1.18: Catalase Test
- Page ID
- Describe what catalase is and why it is important for bacterial survival.
- Give the chemical reaction catalyzed by catalase.
- Explain how testing for catalase is useful for characterizing and identifying bacterial species.
- Tell the types of bacterial species that typically produce catalase and those that typically do not produce catalase.
- Successfully conduct a catalase test.
- Interpret results for a catalase test.
Catalase is an enzyme produced by some species of bacteria. This enzyme protects bacteria from hydrogen peroxide (H2O2) that can damage and kill them. Catalase will convert hydrogen peroxide into liquid water (H2O) and oxygen gas (O2). As a result, if catalase is very active due to an abundance of hydrogen peroxide, the rapid production of oxygen gas (O2) will produce bubbles.
Bacteria that conduct aerobic metabolism (biological reactions that require O2) produce hydrogen peroxide (H2O2) as a toxic byproduct of their metabolism. Toxic hydrogen peroxide can cause intracellular damage, such as damage to DNA, lipids, and proteins. To remove H2O2 and other similar compounds, cells produce enzymes to break them down, such as catalase.
Bacteria can only make catalase if they have the gene for catalase in their DNA. When the catalase gene is expressed by the cell (DNA-->RNA-->protein), the bacteria produce catalase. Only species that have the catalase gene will make catalase and will test catalase positive. Bacterial species that do not have the catalase gene cannot make catalase and will test catalase negative. Therefore, testing for the presence or absence of catalase is a way bacterial species can be characterized and another tool for classifying and identifying bacterial species.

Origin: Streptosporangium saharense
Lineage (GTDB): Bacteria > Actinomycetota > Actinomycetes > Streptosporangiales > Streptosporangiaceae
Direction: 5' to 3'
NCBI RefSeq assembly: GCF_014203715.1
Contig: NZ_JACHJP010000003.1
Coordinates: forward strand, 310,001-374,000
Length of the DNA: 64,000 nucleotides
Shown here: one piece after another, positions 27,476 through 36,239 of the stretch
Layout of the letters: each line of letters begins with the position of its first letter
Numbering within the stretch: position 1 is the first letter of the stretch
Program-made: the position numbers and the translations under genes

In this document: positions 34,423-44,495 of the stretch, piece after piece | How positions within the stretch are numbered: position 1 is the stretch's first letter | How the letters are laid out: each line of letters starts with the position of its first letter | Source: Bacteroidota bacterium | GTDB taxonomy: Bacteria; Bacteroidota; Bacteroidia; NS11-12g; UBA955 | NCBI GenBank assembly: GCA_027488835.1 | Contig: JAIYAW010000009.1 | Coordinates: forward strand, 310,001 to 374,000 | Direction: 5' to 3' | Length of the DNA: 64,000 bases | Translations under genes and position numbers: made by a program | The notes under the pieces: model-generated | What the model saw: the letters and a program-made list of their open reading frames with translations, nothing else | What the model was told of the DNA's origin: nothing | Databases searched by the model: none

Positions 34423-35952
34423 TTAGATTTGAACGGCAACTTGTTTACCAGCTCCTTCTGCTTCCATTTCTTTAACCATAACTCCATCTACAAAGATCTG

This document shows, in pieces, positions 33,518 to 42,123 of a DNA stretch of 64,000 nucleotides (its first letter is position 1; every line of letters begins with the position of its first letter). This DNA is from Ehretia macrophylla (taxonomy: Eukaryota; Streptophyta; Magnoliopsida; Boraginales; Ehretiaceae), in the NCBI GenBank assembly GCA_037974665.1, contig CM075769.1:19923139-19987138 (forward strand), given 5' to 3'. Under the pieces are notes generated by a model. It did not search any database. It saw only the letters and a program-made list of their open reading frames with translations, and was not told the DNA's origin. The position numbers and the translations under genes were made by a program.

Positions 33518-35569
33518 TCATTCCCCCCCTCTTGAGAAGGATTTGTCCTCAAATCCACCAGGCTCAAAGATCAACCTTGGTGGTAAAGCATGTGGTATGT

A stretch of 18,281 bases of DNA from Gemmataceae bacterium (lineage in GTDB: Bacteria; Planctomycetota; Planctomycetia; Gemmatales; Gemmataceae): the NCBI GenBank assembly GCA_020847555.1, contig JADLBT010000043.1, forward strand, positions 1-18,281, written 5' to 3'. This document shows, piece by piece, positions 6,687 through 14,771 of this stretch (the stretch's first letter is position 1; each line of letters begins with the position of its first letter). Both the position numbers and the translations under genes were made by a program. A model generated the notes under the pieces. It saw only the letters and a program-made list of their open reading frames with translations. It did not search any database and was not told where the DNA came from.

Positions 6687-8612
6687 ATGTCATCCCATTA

A simple test to determine if bacteria produce catalase is to add hydrogen peroxide to bacteria. This may be done by adding the hydrogen peroxide to bacteria placed on a slide or adding it to bacteria growing on an agar slant. If catalase is present, the hydrogen peroxide will be broken down into water and oxygen gas, resulting in the production of bubbles (catalase positive). This test does not require any special type of medium, however it should never be performed on organisms that have been grown on blood agar (a medium that contains blood). This is because there is a catalase activity in blood that would produce a false positive result.
Most aerobic bacteria (bacteria that require O2) and facultatively anaerobic bacteria (bacteria that live and metabolize O2 or in an environment without O2) produce catalase. Obligate anaerobe bacterial species (bacteria that must live in an environment without O2 to survive) lack catalase, which is why they cannot survive in an atmosphere containing oxygen. However, some of them have modified versions of catalase to deal with any possible exposure to oxygen.
- Obtain a glass slide and a bottle of hydrogen peroxide.
- Using a sterilized inoculating loop, smear a small amount of bacteria onto the dry slide.
- Place a drop of hydrogen peroxide on top of the bacteria.
- Look for bubbles immediately:
- bubbles = catalase positive
- no bubbles = catalase negative
Results & Questions
- Complete the table above with results from the catalase test.
- What is catalase?
- Why is catalase production an advantage for bacteria to survive?
- What types of bacteria typically produce catalase?
- What types of bacteria typically do not produce catalase?
- Give the chemical reaction catalyzed by the catalase enzyme.
- When a bacterial species produces the catalase enzyme, what does it tell us about this species genes?
- When a bacterial species does not produce the catalase enzyme, what does this tell us about this species genes?
- Why can the catalase test be used to help with bacterial identification?
- Chapter Image: Catalase reaction.jpg by Nase assumed (based on copyright claims) is licensed under CC BY-SA 3.0
- MB352 General Microbiology Laboratory 2021 (Lee) by Alice_Lee@ncsu.edu is licensed under CC BY-NC-SA 4.0
- Red Mountain Microbiology by Jill Raymond Ph.D.; Graham Boorse, Ph.D.; Anne Mason M.S. is licensed under CC BY-NC 4.0